12. 12. Most of them have tiny numbers of users
  13. 13. Having few users is good
  14. 14. Users are a problem
  15. 15. Users report bugs
  16. 16. Users suggest enhancements
  17. 17. Users expect you to listen to them
  18. 18. Writing unpopular modules is good
  19. 19. You can release what you want
  20. 20. You can release when you want
  21. 21. You can completely change the interface
  22. 22. (Users don't like that)
  23. 23. On the other hand
  24. 24. Users make suggestions that you would never have thought of
  25. 25. Users use your code in new and interesting ways
  26. 26. Users test your code for you
  27. 27. Users report problems
  28. 28. Users supply failing tests
  29. 29. Users write patches
  30. 30. Users are good!
  31. 31. Embrace your users
  32. 32. But!
  33. 33. Popularity brings problems
  34. 34. Too many active users
  35. 35. Too many bug reports
  36. 36. (Why are you releasing buggy code?)
  37. 37. Too many bug reports
  38. 38. Too many bug reports
  39. 39. Too many enhancement requests
  40. 40. Use the tools
  41. 41. CPAN has a great infrastructure
  42. 42. Distribution is handled for you
  43. 43. Testing is handled for you
  44. 44. Cross-platform testing is handled for you
  45. 45. Bug tracking is handled for you
  46. 46. Every CPAN module gets its own RT queue
  47. 47. rt.cpan.org
  48. 48. Add that to your documentation
  49. 49. To report bugs in Perlanet, please use the CPAN request tracker. You can either use the web page at http://rt.cpan.org/Public/Bug/Report.html?Queue=Perlanet or send an email to bug-Perlanet@rt.cpan.org.
  50. 50. All bugs get automatically stored in RT
  51. 51. It won't work
  52. 52. AUTHOR Dave Cross, <dave@mag-sol.com>
  53. 53. To report bugs in Perlanet, please use the CPAN request tracker. You can either use the web page at http://rt.cpan.org/Public/Bug/Report.html?Queue=Perlanet or send an email to bug-Perlanet@rt.cpan.org.
  54. 54. TLDR
  55. 55. AUTHOR Dave Cross, <dave@mag-sol.com>
  56. 56. Install the Redirect add-on for Thunderbird
  57. 57. Install the Redirect add-on for Thunderbird * Dave's Top Tip
  58. 58. Or use the bounce key in Mutt
  59. 59. Send your own bugs to RT
  60. 60. Use RT to remember everything you need to do to your modules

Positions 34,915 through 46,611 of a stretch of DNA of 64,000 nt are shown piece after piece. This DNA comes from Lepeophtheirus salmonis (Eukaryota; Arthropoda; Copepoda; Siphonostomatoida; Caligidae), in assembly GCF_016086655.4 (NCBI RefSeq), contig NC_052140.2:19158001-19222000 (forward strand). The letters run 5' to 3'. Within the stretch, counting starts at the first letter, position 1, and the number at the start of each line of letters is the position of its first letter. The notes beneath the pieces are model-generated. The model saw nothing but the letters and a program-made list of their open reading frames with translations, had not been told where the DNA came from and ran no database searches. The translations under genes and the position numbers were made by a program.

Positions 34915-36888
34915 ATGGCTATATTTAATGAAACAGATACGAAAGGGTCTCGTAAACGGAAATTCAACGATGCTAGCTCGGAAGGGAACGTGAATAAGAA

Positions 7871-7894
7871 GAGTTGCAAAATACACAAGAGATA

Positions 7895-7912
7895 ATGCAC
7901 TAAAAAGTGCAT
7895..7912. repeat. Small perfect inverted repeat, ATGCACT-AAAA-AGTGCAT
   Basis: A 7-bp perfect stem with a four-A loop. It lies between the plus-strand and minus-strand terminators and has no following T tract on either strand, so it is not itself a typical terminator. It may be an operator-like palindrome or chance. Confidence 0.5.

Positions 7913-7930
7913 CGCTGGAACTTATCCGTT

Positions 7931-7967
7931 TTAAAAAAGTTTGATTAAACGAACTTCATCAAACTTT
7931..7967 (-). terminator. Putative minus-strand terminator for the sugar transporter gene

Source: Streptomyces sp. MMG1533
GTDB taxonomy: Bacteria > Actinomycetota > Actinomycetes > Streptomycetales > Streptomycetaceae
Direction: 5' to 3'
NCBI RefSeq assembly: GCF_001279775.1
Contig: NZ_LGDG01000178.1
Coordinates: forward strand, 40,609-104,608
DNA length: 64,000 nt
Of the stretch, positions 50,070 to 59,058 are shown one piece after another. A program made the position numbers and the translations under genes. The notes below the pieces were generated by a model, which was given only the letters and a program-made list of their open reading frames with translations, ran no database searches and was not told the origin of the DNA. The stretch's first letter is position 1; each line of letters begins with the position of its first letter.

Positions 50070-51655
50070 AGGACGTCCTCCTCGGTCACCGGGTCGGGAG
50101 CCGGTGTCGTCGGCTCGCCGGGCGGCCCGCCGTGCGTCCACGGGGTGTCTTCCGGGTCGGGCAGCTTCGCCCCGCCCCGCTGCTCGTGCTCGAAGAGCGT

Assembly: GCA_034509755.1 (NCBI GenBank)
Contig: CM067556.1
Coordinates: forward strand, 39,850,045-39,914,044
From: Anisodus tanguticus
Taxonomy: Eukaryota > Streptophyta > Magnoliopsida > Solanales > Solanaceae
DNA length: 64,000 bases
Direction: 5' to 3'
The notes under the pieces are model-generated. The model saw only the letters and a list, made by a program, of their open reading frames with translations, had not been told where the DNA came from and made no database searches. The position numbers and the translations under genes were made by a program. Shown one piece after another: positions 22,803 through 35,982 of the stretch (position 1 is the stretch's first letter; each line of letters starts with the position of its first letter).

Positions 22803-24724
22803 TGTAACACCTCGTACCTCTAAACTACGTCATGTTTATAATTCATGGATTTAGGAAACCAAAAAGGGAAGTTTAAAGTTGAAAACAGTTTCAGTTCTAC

61. 61. Use RT to remember everything you want to do to your modules
  62. 62. Some examples
  63. 63. Example 1: Moose
  64. 64. Moose is good
  65. 65. I started to Moosify my modules
  66. 66. Remember Array::Compare?
  67. 67. The module that no-one used
  68. 68. I got a bug report
  69. 69. Bug #49270 for Array-Compare: Remove the use of Moose
  70. 70. Padre project was unhappy
  71. 71. Moose was slowing their performance
  72. 72. I thought about it
  73. 73. I blogged about it
  74. 74. Other people blogged about it
  75. 75. In the end I did nothing
  76. 76. Source code is on Github
  77. 77. Feel free to fork it
  78. 78. Moral:
  79. 79. The user is not always right
  80. 80. Example 2: Net::Backpack
  81. 81. Backpack from 37 Signals
  82. 82. Personal information manager
  83. 83. With an API
  84. 84. Net::Backpack
  85. 85. It's a big API
  86. 86. I got bored
  87. 87. Release early Release often
  88. 88. Released a partial implementation
  89. 89. Someone found it useful
  90. 90. Sent a patch completing the implementation
  91. 91. Yay neshura!
  92. 92. Example 3: Perlanet
  93. 93. Perlanet is a web feed aggregator
  94. 94. Wrote it because I didn't want to hack Python
  95. 95. And Plagger was too complex for me to understand
  96. 96. So Perlanet is really simple
  97. 97. Too simple
  98. 98. Users have weird use cases
  99. 99. Users have weird use cases
  100. 100. Users have unexpected use cases
  101. 101. Alex Kapranoff (kappa)
  102. 102. perlplanet.ru
  103. 103. Cyrillic
  104. 104. Кириллица
  105. 105. Lots of Unicode bugs
  106. 106. kappa didn't complain
  107. 107. kappa forked Github repo
  108. 108. kappa fixed the bugs
  109. 109. kappa sent a pull request
  110. 110. kappa++
  111. 111. Planet Iron Man
  112. 112. Originally used Plagger
  113. 113. Wanted to switch to Perlanet
  114. 114. YAML configuration
  115. 115. Simple
  116. 116. Doesn't scale
  117. 117. North West England Perl Mongers
  118. 118. Hackfest
  119. 119. Many improvements
  120. 120. More subclassable
  121. 121. Github pull request
  122. 122. Everybody wins
  123. 123. In summary
  124. 124. Writing software just for yourself is fun
  125. 125. Writing software for users is better
  126. 126. Seeing your software being used is great
  127. 127. Getting feedback about your software is great
  128. 128. Users supply bugs
  129. 129. Users supply patches
  130. 130. Users supply new ideas
  131. 131. Users supply insight
  132. 132. Users appreciate your work
  133. 133. But best of all
  134. 134. Some users show their appreciation...
  135. 135. By buying you beer